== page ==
TORONTO (AP) — A gunman opened fire at a high school and a second location in an aboriginal community in northern Saskatchewan on Friday, leaving four dead and at least two injured, officials said.
Prime Minister Justin Trudeau said from Davos, Switzerland that a suspect was in custody. Trudeau initially said five died, but police later corrected that to four.
“This is every parent’s worst nightmare,” he said. “The community is reeling.”
Kevin Janvier told The Associated Press that his 23-year old daughter Marie, a teacher, was shot dead by the gunman. He said police told him that the gunman first shot two of his siblings before killing his daughter.
- Thinking of voting for Jill Stein or Gary Johnson? Here are their policy positions
- Gunfire, screams, more gunfire: 3 dead, 1 injured in Mukilteo shooting WATCH
- Doctor who killed partner, child in Seattle penthouse gets 49 years
- AP FACT CHECK: Misfires in Hillary Clinton's speech
- 6 Seattle spots for truly great pizza VIEW
Most Read Stories
“He shot two of his brothers at his home and made his way to the school,” he said.
“I’m just so sad.”
Marie was Janvier’s only child. He said he didn’t know if the shooter knew his daughter.
Royal Canadian Mounted Police Chief Supt. Maureen Levy said the gunman was arrested outside the school but declined to release details about him.
Levy said she wasn’t sure how many suffered injuries. The prime minister earlier described two injuries as critical.
“At the present time there are four individuals deceased,” Levy said.
Levy declined to release more details, saying the investigation is in its early stages. She declined to give the sex or ages of the deceased.
A student who was just returning from lunch when shots were fired said his friends ran past him urging him to get out.
“‘Run, bro, run!” Noel Desjarlais-Thomas, 16, recalled his friends saying to him as they fled La Loche’s junior and senior high school.
“There’s a shotgun! There’s a shotgun! They were just yelling to me. And then I was hearing those shots, too, so of course I started running.”
Shootings at schools or on university campuses are rare in Canada. However, the country’s bloodiest shooting occurred Dec. 6, 1989 at Montreal’s Ecole Polytechnique, when Marc Lepine entered a college classroom at the engineering school, separated the men from the women, told the men to leave and opened fire, killing 14 women before killing himself.
The grade 7 through 12 La Loche Community School is in the remote Dene aboriginal community of La Loche, Saskatchewan. The school’s Facebook page said it would remain on lockdown until the Royal Canadian Police resolve the matter. It asked the public to stay away.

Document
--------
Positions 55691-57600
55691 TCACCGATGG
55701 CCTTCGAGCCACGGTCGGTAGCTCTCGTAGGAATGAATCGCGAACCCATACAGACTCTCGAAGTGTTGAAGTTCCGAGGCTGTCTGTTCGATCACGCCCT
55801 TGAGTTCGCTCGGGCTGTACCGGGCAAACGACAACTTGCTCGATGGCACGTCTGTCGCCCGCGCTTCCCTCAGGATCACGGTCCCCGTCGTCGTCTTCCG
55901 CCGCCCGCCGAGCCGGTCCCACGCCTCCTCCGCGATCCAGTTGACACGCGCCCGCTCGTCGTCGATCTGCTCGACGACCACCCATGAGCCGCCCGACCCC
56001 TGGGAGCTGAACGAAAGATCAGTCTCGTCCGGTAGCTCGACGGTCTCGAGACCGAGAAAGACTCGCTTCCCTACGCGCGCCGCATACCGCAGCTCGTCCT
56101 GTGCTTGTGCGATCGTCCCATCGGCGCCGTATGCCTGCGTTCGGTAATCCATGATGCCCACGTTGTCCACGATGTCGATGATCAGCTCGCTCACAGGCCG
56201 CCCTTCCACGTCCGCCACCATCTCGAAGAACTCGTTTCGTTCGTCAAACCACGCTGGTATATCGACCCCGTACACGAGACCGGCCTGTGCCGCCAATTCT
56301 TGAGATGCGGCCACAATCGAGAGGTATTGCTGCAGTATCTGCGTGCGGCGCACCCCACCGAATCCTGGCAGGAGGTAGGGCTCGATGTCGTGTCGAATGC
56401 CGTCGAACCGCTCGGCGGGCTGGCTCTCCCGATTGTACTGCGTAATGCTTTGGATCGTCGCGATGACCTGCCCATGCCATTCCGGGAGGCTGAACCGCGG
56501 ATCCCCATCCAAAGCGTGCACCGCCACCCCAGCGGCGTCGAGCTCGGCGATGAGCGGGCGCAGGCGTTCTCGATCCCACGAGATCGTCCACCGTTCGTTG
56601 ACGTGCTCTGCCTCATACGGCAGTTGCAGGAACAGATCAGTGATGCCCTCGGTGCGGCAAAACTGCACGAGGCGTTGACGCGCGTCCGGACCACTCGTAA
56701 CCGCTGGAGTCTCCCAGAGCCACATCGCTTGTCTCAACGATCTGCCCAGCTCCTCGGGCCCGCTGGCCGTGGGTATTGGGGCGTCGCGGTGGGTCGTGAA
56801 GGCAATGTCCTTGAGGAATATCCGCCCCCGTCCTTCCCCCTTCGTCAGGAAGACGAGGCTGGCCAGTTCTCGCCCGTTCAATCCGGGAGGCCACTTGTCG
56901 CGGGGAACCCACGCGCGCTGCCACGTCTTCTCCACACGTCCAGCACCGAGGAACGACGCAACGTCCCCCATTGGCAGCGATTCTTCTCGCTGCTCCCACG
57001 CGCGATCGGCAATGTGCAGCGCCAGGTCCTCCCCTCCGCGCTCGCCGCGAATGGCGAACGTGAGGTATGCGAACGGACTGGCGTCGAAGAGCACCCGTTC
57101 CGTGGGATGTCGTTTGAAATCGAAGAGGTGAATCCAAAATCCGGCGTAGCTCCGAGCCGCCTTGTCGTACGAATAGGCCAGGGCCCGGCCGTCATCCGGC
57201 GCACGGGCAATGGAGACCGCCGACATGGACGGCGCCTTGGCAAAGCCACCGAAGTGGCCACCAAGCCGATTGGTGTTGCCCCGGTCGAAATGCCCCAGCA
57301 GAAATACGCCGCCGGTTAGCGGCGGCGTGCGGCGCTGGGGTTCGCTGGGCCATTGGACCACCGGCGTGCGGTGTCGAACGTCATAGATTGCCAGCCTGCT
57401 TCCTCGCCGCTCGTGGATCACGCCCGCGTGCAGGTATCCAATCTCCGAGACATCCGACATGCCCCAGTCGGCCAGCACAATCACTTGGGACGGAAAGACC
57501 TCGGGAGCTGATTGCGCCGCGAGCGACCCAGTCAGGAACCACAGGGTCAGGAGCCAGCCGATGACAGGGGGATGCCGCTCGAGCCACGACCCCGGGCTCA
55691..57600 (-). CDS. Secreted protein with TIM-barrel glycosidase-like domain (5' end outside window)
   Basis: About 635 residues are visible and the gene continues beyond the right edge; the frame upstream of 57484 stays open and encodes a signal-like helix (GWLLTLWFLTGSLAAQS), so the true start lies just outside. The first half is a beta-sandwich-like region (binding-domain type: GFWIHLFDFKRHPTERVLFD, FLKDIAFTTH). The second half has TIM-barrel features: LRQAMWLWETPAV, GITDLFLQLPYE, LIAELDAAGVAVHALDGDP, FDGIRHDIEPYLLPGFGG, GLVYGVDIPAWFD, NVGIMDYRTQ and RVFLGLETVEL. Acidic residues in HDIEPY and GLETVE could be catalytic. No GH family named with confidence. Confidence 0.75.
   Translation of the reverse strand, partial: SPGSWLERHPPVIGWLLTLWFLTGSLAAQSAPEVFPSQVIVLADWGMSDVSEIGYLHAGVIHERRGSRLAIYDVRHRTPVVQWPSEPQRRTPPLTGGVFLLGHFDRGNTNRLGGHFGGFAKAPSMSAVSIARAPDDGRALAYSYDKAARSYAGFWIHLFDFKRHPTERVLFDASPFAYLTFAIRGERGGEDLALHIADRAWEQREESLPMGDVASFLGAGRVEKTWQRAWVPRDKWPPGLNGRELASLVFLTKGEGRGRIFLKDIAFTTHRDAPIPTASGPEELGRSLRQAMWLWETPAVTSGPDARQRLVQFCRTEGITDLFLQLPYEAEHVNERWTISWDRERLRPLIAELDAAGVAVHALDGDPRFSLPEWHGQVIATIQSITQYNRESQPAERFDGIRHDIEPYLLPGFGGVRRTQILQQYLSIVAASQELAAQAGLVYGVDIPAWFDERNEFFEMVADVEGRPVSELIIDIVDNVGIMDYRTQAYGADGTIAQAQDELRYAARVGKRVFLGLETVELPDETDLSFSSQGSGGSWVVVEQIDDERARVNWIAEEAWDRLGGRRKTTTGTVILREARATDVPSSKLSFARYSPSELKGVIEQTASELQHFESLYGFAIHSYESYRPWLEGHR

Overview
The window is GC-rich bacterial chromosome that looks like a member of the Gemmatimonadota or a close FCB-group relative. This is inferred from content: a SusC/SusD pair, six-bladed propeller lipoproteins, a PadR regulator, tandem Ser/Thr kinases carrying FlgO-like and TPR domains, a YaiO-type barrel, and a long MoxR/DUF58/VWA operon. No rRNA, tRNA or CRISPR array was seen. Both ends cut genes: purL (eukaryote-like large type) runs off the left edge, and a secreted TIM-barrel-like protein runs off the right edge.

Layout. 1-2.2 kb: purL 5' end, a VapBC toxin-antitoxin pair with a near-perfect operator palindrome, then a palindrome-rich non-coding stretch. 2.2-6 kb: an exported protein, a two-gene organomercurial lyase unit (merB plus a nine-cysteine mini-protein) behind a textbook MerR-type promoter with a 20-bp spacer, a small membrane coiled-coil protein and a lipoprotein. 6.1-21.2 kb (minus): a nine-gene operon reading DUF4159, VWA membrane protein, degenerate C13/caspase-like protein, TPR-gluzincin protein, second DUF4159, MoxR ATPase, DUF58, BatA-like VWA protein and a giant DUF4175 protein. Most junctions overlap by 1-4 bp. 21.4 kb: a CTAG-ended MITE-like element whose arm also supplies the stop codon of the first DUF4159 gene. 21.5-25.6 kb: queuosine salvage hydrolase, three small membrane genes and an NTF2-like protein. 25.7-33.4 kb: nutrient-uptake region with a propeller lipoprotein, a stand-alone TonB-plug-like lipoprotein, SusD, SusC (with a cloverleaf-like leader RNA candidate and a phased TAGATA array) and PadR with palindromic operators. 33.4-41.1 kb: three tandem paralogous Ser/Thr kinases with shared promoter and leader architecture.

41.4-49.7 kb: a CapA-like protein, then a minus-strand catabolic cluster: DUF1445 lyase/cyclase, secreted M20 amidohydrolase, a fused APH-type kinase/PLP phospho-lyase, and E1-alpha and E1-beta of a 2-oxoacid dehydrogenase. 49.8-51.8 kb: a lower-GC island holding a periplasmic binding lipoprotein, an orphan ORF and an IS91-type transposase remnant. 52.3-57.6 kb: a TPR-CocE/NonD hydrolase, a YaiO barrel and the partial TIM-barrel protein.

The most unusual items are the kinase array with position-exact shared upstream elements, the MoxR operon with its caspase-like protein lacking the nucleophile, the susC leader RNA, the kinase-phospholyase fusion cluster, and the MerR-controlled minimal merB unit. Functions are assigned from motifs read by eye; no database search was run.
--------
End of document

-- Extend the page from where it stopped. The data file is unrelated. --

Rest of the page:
It was unclear how many died at the school.
Saskatchewan Premier Brad Wall earlier confirmed the shooting.
“Words cannot express my shock and sorrow at the horrific events today in La Loche. My thoughts and prayers are with all the victims, their families and friends and all the people of the community,” he said in a statement.
U.S. Ambassador to Canada Bruce Heyman offered his condolences in a statement and noted the problem of school shootings in America.
“We have experienced similar tragedies far too often in the United States and understand all too well the heartache and sadness that result from such a horrific event,” Heyman said.
The area’s representative in parliament, who attended the same school, was setting up a constituency office in the community when the shooting occurred.
“We’re fairly shaken up. It’s a sad day,” said Georgina Jolibois, who was mayor of La Loche until she was elected to Parliament last fall. “My own nieces and nephews were inside the school.”
Jolibois said she went to the school and spoke with some of her family members, who were unharmed.
Bobby Cameron, Chief of the Federation of Saskatchewan Indian Nations, said it was the worst tragedy to ever hit the community. The Dene are an aboriginal group who inhabit the northern parts of Canada.
“It’s not something you ever imagine happening here. The whole community, province and country has been affected and we will all go into mourning,” said Cameron, who attended graduations at the school for the past few years. “Right now we’re just in a state of shock and disbelief.”
Associated Press writer Charmaine Noronha in Toronto contributed to this report.